From the Gazebo; The Flower Duet

From the Gazebo

Casadirene, Santa Barbara

First day of January, and the eye wants distance,
distance and depth, to look out toward the water,
to water so pale before the islands it vanishes,
to a dome-curving fragment of mackerel sky,
to a sailboat venturing forward slowly as an hour hand,
to a hawk gliding by at eye level, along the hillside.

First day of January. The eye wants . . .

But a lizard the color of the deck’s weathered boards
has paused bridging the abyss between two planks,
and an acorn woodpecker plucks an acorn from the live oak overhead
and rustles through the ribboned bark of a dead eucalyptus beside it,
and the page I’m writing on flushes with light
so the blue lines sink into the white paper.

Right before me a vine opens magenta clusters
as if winter were an illusion or these flowers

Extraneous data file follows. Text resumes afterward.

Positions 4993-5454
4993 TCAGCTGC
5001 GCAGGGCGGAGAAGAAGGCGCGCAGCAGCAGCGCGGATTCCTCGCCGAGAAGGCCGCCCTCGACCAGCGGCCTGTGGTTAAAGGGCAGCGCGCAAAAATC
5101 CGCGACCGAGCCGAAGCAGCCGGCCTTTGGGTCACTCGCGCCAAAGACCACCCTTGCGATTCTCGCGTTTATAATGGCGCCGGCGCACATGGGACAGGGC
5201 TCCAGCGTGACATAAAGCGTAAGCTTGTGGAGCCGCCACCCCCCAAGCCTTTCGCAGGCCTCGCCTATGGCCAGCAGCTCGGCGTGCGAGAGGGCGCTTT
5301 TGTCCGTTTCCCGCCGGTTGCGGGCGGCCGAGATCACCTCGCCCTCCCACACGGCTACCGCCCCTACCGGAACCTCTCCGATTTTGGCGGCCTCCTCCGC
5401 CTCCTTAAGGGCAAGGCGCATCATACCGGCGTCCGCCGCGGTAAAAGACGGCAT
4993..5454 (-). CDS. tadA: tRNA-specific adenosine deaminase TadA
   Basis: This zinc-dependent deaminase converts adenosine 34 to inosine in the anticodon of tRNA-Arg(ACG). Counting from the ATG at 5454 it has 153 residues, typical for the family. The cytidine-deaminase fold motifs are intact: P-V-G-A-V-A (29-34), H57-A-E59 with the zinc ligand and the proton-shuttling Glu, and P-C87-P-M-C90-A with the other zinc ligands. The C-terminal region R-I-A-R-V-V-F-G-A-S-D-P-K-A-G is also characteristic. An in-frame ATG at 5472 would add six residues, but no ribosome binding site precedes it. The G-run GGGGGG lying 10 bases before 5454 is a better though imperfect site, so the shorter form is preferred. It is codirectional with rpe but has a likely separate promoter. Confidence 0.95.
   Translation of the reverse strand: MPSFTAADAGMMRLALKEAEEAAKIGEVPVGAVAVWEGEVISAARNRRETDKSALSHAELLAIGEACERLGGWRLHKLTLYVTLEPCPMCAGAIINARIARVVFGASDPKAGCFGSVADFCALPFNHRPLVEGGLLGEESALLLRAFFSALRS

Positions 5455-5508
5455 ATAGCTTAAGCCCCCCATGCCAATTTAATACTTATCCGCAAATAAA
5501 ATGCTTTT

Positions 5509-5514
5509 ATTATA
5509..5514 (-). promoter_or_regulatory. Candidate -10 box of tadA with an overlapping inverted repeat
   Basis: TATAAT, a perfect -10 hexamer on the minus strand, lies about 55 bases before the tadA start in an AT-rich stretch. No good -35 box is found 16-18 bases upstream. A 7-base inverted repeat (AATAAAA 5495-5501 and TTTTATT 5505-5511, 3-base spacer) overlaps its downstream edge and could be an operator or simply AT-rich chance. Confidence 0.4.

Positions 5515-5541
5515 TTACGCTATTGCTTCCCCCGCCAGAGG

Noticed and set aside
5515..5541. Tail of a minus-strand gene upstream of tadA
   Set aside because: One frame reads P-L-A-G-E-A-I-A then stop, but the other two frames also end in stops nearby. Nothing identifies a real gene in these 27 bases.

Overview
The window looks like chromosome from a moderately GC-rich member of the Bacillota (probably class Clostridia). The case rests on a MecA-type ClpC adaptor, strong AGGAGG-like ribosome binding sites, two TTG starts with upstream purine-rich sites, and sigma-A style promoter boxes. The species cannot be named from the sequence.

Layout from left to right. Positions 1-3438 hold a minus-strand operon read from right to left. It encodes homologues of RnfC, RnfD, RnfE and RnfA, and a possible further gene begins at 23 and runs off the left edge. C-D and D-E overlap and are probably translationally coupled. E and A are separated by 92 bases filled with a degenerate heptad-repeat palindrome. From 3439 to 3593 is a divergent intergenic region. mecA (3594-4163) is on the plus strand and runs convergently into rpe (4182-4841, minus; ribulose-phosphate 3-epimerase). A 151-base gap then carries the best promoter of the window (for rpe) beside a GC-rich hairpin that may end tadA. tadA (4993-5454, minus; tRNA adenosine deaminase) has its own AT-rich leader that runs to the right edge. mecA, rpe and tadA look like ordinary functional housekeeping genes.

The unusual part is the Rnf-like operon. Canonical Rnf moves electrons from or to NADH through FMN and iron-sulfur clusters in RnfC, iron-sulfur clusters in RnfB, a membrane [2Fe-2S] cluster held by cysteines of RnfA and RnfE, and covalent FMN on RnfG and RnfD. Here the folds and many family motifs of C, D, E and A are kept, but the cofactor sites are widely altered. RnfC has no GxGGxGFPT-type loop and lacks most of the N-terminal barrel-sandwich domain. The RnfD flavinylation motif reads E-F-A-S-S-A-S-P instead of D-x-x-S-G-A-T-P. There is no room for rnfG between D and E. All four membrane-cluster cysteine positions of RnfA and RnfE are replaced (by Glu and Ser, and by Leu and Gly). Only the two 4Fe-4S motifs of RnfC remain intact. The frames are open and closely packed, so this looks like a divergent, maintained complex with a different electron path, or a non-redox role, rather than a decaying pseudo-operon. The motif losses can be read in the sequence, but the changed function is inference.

spread in the sunshine along the oak shade
were themselves hallucinations. Yet I’ve broken
a cluster from its woody stalk and hold it in my hand.

January first, and my mother is ashes.
She is ashes now, no matter where I look.

The Flower Duet

The hummingbird hesitates at the red feeder.
The profane monologue waterlogs in the head.
Nature’s gold turns regular green regular brown.
Certain ones are chosen when others are dead.
The hummingbird’s throat is blood-black away from the light.
And some will find themselves outside the fence.
Its nest is an eggcup woven of spider silk.
Seasonal birds have brought consoling moments.

A student falls thousands of feet on her airliner.
A doctor checks her and fellow passengers on the ground.
She speaks of the drop, the orchard of dangling masks,
And the eventual—eventual!—stabilizing of terror.
The hummingbird veers away from the pristine feeder.
After the singing ends, it will never end.